Remember that massive, sail-shaped casino that Malaysian gambling giant Genting wanted to build downtown before it was rejected as an all-around terrible idea?
Well, those designs now look pretty restrained next to the outlandish plans of a pair of Swedish architects. Anders Berensson and Ulf Mejergren of the firm Visiondivision want to erect a giant, semicircular casino in the waters off of Bayfront Park. By day, the glass structure will look like a humongous sun, while at night it will appear like an enormous moon.
In other words, if the Swedes get their way, Miami could soon have an artificial sun blocking out the real thing.
The project is called simply Miami Sun. Designs show a skyscraper-sized disc emerging from Biscayne Bay, reachable only by boat.
Here is the description on Visiondivision's website:
The new landmark is both a monument of the good life, as well as a landscape addition to enrich and counter balance the existing park with its already tropical landscaping.
The new monument is a thin, half sphere-shaped hotel with a casino on its lower floors and an observation deck on its upper floors, which gradually shifts its colors during the day, mimicking a dimmed sun at daytime and creating spectacular sunrises and blazing sunsets for the park at dusk and dawn. At night time it shifts to a moon.
The sun and the tropical archipelago will be a relaxed and positive monument that many people also can enjoy physically and that symbolize both the laid back way of the Miami lifestyle as well as the flamboyant decadence.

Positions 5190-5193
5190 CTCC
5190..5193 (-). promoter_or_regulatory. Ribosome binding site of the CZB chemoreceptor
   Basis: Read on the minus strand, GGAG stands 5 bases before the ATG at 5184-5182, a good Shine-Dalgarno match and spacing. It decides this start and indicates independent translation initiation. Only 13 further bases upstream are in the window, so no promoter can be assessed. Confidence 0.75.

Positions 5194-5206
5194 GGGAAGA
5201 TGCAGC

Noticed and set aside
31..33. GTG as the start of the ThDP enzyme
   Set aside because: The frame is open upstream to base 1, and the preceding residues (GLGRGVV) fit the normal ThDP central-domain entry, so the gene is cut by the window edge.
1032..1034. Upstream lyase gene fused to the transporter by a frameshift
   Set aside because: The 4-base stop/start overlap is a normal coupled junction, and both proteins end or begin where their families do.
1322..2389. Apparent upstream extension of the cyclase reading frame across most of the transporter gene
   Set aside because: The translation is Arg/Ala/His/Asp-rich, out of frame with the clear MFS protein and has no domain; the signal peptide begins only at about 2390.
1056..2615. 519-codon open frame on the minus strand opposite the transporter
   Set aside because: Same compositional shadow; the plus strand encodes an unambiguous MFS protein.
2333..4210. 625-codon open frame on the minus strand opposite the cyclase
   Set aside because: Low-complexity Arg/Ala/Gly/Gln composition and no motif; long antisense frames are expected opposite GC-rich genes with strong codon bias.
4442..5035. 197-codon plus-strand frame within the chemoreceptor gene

This tropical vista will attract many visitors, and the Bayfront Park will receive more people as a result, which is what this park lacks when there is not an event going on here. People will hopefully flock once again to the front porch of Miami to catch a relaxing tropical sunset or listening to house music and drinking coconut drinks on a small tropical island next to a huge moon.
To the architects' credit, they recognize that their idea is "unsentimental." They also point out that vast portions of Miami -- including Bayfront Park -- were built on artificial ground.
But when Miami is trying to develop its waterfront, and when mega-casinos have been soundly rejected, now is not the moment to screen ourselves off from the ocean with a private monstrosity passed off as some public good.
Thankfully, a quick glance at Visiondivision's website reveals a series of similarly ridiculous and mostly unrealized ideas, including a custom-built castle "where you can combine different modular towers into your very own magnum opus" and an underwater town for crayfisherman called "Cancer City."
Then again, given our $2 billion festering blister of a baseball boondoggle in Little Havana, no idea is too outlandish for our local politicians.
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